Confederate monument to be removed from Virginia’s capitol
RICHMOND, Virginia, — Work to move the last city-owned Confederate monument to Richmond is set to begin this week after a judge denied a request to delay the removal of the General AP Hill statue from its prominent location in Virginia’s capital, said an official.
Last week, Richmond Circuit Court Judge David Eugene Cheek Sr. denied a petition by four indirect descendants of Hill, who was killed in the final days of the Civil War, to halt relocation plans. the city.
Although the process of removing the monument from a busy intersection is due to begin on Monday, it is unclear if it will be fully removed by the end of the week, Deputy City Manager Robert Steidel at WRIC-TV.
The city, the former capital of the Confederacy, began removing its many other Confederate monuments more than two years ago amid racial justice protests following the killing of George Floyd. Among the notable monuments removed was a towering statue of General Stonewall Jackson, which was removed from a concrete pedestal in 2020 along the famous Monument Avenue in Richmond, Virginia.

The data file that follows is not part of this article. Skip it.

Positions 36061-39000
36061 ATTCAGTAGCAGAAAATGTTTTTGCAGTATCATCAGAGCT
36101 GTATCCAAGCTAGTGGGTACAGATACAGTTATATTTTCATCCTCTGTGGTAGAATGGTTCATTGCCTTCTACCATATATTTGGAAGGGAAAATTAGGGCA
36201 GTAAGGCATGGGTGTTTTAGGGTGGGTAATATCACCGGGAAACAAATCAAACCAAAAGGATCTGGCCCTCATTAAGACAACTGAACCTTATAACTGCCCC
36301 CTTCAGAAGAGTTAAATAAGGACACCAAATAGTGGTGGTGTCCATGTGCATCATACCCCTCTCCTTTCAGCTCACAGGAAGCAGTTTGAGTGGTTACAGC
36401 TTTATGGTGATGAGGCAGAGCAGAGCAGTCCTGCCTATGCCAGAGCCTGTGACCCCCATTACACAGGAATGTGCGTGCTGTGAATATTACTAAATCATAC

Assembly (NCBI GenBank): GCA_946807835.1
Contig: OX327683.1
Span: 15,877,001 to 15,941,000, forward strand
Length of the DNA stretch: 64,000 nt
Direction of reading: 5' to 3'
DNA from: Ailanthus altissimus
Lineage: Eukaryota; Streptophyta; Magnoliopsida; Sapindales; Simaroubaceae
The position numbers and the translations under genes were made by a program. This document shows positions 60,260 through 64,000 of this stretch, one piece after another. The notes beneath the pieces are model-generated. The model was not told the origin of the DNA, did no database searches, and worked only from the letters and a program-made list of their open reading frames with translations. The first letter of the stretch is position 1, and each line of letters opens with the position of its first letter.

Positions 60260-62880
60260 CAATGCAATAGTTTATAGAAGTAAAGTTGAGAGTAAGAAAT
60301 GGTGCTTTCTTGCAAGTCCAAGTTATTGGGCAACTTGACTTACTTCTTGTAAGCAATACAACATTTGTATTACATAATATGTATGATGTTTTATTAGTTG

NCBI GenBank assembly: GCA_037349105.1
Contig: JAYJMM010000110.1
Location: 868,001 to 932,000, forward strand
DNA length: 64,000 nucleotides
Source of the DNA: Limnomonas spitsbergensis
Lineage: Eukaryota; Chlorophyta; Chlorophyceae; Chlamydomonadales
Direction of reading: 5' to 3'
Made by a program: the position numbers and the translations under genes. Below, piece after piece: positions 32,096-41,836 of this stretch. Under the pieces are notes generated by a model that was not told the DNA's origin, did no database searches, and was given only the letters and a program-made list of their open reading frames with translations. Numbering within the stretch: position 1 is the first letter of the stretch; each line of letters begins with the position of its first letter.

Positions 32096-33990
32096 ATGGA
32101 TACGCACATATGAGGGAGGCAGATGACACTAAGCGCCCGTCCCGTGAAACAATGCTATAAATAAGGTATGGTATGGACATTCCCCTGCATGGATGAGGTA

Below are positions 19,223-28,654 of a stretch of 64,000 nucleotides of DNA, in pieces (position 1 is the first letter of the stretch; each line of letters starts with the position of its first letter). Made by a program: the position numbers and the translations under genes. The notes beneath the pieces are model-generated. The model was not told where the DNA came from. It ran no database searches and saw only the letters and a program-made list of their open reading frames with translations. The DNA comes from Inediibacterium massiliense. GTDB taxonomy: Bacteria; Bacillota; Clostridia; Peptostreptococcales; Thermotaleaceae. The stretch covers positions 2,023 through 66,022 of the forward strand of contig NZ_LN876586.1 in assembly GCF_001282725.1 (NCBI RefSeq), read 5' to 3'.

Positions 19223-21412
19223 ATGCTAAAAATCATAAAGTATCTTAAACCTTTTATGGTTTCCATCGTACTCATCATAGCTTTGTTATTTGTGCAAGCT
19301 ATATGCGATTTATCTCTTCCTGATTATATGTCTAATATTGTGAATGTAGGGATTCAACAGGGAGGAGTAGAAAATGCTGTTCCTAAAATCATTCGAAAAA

Richmond officials decided to transfer the monuments to the Black History Museum and Cultural Center of Virginia. But efforts to remove Hill’s statue have been complicated as the general’s remains were buried under the monument in 1891.
The indirect descendants and the city have agreed that Richmond’s plan to move Hill’s remains to a cemetery in Culpeper should be allowed to go ahead. But these descendants argue they control the statue and want it moved to the Cedar Mountain battlefield near the cemetery, rather than the museum. Cheek spoke out against them in October.
At the most recent hearing, Cheek denied their motion to suspend the removal of the Hill monument while the descendants appealed to the Virginia Court of Appeals.
The city has spent at least $1.8 million removing other city-owned landmarks, the Richmond Times-Dispatch reported. Cheek determined that delaying the removal would incur additional costs and maintain a potential hazard to traffic.
The monument will be preserved while the case goes through the scheduled appeal process, Steidel said in court last week.
Many Confederate statues in Virginia were erected decades after the Civil War, during the Jim Crow era when states imposed new segregation laws, and during the “Lost Cause” movement, when historians and others attempted to portray the Southern rebellion as a fight to be defended. States’ rights, not slavery.
Those calling for the statues to be removed, especially in Richmond – the former Confederate capital – said it would signal that the city is no longer a place with symbols of oppression and white supremacy.